But the government responsible for the surveillance has interests beyond public health – and that’s protecting the restaurant industry. Aldermen have even said as much in the past.

Tom Tunney, the 44th Ward Alderman and owner of the Ann Sather chain of restaurants, has made no secret that the main driver behind the city’s oppressive rules is to protect established businesses.

“One of the major issues is spacing from brick-and-mortar restaurants,” Tunney told the Chicago Sun-Times in 2011. “We’ve got work to do. We need to hear from all sides. We need to make sure we protect … restaurants and foster a trend that, I think, is gonna be here for a while.”

And Chicago aldermen received a total of $180,926 from restaurants in 2015, according to Illinois State Board of Elections data compiled by the Chicago watchdogs at Project Six. This figure doesn’t include some restaurant owners or lobbyists, who likely donate under other names or entities, and is in addition to the fact that Emanuel has publicly vowed to “crack down” on the city’s food trucks.

Gabe Wiesen, owner of Beavers Donuts and head of the Illinois Food Truck Association, thinks it’s clear the rules are designed to protect a specific industry – the politically connected restaurants.

“I’m really disappointed,” Wiesen said after hearing the judge’s ruling. “I thought it was pretty obvious that this was an unfair regulation that was pitting one industry against another and really just didn’t serve a purpose other than to protect the perceived threat of food trucks to Chicago restaurants.”

And that’s exactly the end the regulations accomplish. Wiesen noted that many food trucks in Chicago have had to stop operating over the years, due to the constraints imposed by the regulations.

This includes, in part, Pekarik herself. Despite being licensed, she has recently decided against taking her truck out in the Loop because it’s too much hassle for too little revenue. An Institute for Justice analysis found that food trucks are legally able to park at just 3 percent of curbs in the Loop, the city’s busiest weekday lunch location.

Pekarik was hoping the ruling Dec. 5 would change that, and she would be able to head out on the streets again in pursuit of a profit.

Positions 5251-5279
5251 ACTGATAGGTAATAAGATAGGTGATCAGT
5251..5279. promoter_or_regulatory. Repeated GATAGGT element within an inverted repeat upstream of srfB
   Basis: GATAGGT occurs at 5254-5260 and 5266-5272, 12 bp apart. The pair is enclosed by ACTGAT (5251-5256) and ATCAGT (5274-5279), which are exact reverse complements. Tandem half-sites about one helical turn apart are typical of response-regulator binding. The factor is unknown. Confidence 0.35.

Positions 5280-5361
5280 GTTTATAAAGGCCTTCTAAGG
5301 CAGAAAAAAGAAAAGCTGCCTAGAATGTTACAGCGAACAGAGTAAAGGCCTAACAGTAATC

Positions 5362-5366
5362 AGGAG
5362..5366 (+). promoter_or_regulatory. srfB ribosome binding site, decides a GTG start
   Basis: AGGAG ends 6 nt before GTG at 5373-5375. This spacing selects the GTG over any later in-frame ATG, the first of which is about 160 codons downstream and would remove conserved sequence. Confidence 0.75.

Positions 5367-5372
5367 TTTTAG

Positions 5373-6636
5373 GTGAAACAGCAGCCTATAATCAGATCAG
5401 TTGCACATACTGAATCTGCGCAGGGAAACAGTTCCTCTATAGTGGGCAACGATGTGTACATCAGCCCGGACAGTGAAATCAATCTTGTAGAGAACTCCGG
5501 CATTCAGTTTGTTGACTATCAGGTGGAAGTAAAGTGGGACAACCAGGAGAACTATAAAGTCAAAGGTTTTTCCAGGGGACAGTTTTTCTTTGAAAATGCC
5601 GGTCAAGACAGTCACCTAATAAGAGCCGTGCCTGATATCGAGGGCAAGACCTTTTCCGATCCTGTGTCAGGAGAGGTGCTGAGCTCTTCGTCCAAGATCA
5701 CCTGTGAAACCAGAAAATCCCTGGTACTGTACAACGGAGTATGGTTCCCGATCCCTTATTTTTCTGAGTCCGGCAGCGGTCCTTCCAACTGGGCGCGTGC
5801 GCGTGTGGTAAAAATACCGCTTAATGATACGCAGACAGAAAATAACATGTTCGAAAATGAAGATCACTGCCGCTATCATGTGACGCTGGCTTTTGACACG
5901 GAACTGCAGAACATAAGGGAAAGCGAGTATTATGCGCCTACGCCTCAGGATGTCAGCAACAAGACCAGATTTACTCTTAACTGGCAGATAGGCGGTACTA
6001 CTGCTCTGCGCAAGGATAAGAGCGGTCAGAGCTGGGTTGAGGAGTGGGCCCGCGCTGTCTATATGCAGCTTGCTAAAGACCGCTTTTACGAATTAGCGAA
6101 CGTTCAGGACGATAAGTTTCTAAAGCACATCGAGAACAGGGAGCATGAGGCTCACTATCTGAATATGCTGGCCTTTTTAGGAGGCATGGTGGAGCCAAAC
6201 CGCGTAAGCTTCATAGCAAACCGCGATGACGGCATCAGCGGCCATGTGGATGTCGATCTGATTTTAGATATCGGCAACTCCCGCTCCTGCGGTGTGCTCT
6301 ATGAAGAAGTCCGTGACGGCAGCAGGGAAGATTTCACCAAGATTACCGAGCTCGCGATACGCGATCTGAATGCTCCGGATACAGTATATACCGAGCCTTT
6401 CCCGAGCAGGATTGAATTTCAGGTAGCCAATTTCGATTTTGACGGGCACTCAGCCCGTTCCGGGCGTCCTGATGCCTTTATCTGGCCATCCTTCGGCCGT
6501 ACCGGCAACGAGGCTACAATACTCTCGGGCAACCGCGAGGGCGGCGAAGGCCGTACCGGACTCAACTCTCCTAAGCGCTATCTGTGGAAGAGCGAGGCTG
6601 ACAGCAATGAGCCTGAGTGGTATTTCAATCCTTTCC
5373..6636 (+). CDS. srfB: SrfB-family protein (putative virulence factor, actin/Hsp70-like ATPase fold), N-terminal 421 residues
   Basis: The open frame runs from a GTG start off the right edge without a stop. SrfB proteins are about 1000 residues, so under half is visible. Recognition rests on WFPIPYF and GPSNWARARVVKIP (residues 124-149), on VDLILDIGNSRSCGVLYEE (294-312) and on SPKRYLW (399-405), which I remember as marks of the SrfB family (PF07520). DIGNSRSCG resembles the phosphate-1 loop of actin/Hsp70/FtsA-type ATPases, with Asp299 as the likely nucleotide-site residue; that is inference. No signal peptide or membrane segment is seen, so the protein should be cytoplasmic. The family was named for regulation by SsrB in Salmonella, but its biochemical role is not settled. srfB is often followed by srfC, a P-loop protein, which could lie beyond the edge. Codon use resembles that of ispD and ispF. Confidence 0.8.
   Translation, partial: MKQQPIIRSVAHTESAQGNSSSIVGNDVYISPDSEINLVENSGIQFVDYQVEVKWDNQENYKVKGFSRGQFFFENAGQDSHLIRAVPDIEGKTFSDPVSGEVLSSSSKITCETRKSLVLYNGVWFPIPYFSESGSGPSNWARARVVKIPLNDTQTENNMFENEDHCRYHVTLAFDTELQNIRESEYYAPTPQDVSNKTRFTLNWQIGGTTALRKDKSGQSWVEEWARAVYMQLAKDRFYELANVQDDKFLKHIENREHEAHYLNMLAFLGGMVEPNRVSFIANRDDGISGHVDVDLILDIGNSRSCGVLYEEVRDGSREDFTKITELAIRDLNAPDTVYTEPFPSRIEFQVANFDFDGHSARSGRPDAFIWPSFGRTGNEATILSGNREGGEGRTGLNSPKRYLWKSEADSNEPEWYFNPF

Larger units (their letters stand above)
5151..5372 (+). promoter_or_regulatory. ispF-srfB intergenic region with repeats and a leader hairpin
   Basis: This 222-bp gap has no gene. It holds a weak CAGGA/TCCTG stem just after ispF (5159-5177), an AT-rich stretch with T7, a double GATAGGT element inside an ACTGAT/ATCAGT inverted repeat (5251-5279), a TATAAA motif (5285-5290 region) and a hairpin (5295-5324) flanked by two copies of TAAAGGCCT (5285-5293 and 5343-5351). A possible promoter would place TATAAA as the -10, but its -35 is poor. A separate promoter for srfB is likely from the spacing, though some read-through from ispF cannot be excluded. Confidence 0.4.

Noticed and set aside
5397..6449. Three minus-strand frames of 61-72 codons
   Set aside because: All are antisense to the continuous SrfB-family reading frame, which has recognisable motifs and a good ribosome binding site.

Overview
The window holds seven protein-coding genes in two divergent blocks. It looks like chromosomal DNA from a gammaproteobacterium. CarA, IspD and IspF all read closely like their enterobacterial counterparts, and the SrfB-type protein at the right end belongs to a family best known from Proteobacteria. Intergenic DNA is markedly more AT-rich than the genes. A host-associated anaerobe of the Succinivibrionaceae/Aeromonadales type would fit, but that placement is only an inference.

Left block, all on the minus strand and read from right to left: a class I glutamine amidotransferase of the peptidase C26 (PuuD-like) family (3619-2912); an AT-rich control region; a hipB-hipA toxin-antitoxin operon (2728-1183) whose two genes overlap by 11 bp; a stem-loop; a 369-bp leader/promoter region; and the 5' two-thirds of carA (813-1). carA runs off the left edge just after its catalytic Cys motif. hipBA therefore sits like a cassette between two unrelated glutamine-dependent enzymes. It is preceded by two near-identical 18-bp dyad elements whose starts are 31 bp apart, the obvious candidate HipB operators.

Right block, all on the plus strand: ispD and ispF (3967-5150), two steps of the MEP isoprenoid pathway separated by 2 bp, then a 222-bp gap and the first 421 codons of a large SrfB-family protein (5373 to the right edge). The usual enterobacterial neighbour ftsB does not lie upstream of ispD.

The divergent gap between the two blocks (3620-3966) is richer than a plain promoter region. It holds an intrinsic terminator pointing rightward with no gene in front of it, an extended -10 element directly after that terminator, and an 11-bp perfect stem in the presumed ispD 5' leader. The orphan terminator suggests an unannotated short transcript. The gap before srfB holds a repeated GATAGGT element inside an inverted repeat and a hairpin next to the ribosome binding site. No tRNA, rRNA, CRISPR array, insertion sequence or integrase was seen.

But for food trucks, the fight to undo harmful city restrictions carries on. Unfortunately, these rules will continue to sideline Pekarik and potentially many more food truck operators in the city will continue to sideline Pekarik and potentially many more food truck operators in the city.

“I was really hoping to be able to bring out my truck on to the streets of Chicago and sell to my customers and where they want to see us go,” she said. “But nothing will change.”

The Institute for Justice has already promised to appeal the ruling, and has 30 days to do so. An appeal would likely go to the First District Appellate Court.

“The essential point remains that the purpose of government is to keep us healthy and safe and prevent real harm, not to be protecting businesses from legitimate competition,” said Robert Frommer, an attorney with the Institute for Justice. “That’s precisely what Chicago has been doing for 25 years.”

And it’s that prevailing attitude and policymaking that makes Chicago’s business climate hostile to entrepreneurs. Unless and until an appeal is successful, Chicago food truck owners will still be shackled with protectionist policies from city government, designed to benefit special interests and weed out competition. Other major cities – with much larger food truck industries – lack the burdensome regulations Chicago imposes on its entrepreneurs.

Following the ruling, Frommer called Chicago’s food truck industry the “most anemic” of those in major cities, saying the city could learn lessons from other large metropolitan areas.

“The food truck industry will survive – it will thrive,” Frommer said. “Just not here in Chicago.”

“Competition, whether you succeed or lose, should turn on how good your food is, how good your product is – not who you know at City Hall.”